Ross sees the changes as part of a growing radio trend across the country, under way for the last 18 months. Stations in Boston, Los Angeles, Atlanta, Houston, and elsewhere have adopted the old-school/throwback format.

Clark, a stay-at-home mother of six, listens to the station as she takes her kids to school, after homework, and while cooking dinner. She said she listens to Boom so often that her kids say, "Mommy, can you turn that old-school stuff off?"

Her children now like 1980s young hip-hop duo Kris Kross. Best of all, Clark said, "I'm not worried about them listening to the lyrics."

James Peterson is director of Africana studies and associate professor of English at Lehigh University and author of The Hip-Hop Underground and African American Culture: Beneath the Surface. He said targeting the older hip-hop demographic makes sense.

"We have a lot more money or disposable income than we used to," said Peterson, who is 43. But he wonders whether Boom 107.9 knows its demographic well enough. Although these listeners may have tastes that are old-school, their modes of listening aren't: "We're consuming music visually and digitally. I'm really interested to see how a radio station can capture that first hip-hop generation."

Clark wants Boom to remain purely old-school and not "baby old-school." For her, the late 1990s are already too recent. She wasn't thrilled on Dec. 4, Jay Z's birthday, which Boom dubbed "#JayDay Jay Z All Day." It played Jay Z's debut album Reasonable Doubt (1996) and then The Black Album (2003) in their entirety.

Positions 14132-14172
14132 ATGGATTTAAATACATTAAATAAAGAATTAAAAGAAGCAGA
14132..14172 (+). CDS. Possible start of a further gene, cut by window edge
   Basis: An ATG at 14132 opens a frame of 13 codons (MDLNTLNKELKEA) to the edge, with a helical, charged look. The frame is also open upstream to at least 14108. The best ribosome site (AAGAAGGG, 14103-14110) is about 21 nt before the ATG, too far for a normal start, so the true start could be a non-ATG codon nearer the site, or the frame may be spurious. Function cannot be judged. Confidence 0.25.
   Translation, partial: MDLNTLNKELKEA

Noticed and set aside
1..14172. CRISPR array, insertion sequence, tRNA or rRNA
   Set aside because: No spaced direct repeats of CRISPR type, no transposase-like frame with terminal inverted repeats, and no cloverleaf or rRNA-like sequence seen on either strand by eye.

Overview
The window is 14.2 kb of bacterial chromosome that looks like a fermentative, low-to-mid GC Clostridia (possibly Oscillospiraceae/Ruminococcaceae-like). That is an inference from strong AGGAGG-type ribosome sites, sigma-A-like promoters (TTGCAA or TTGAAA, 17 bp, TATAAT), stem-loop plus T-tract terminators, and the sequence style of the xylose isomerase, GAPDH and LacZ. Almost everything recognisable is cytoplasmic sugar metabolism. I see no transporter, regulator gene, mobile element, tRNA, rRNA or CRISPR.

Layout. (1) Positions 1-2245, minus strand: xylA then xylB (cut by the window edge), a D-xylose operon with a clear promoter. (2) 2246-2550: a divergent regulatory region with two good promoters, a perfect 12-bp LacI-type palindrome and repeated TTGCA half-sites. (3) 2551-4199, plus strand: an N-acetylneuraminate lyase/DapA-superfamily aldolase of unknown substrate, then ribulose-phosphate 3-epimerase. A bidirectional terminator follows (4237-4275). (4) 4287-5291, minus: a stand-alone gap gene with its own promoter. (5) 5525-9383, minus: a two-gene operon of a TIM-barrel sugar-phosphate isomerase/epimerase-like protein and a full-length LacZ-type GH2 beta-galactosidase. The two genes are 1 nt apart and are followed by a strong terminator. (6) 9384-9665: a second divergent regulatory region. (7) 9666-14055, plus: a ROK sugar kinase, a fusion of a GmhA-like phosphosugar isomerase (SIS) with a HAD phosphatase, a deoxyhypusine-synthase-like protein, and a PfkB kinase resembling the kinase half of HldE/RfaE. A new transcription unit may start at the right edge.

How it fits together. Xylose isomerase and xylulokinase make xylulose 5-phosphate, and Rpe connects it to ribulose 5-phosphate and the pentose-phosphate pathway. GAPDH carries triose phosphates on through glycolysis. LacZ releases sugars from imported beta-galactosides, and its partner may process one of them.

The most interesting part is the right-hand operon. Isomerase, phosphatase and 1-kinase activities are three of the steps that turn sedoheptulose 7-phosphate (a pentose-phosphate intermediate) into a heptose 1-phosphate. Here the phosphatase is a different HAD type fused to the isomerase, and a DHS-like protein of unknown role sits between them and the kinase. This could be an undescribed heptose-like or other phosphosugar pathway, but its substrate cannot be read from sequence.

Peterson sees three eras in hip-hop. For him, Jay Z, Eminem, and P. Diddy were a part of what he calls the "platinum era," making their music old enough to be throwbacks. Although unsure whether hip-hop has completely left the platinum era, he said Boom 107.9 "needs to be able to tap into the contemporary music with old-school aesthetic."

That means playing new music by old-school artists and playing new artists who have an old-school sound. Either way, Peterson said the switch was a sign of "another radio station that cannot compete with Power 99," Philly's biggest hip-hop/R&B station.

Doc Wynter, senior vice president of urban programming at iHeart Media, owners of Power 99 and WDAS, said in a statement that though the company has launched successful throwback hip-hop and R&B stations in St. Louis and Jacksonville, Fla., "we never considered flipping Power 99 or WDAS, as both stations are beloved in Philadelphia in their respective formats."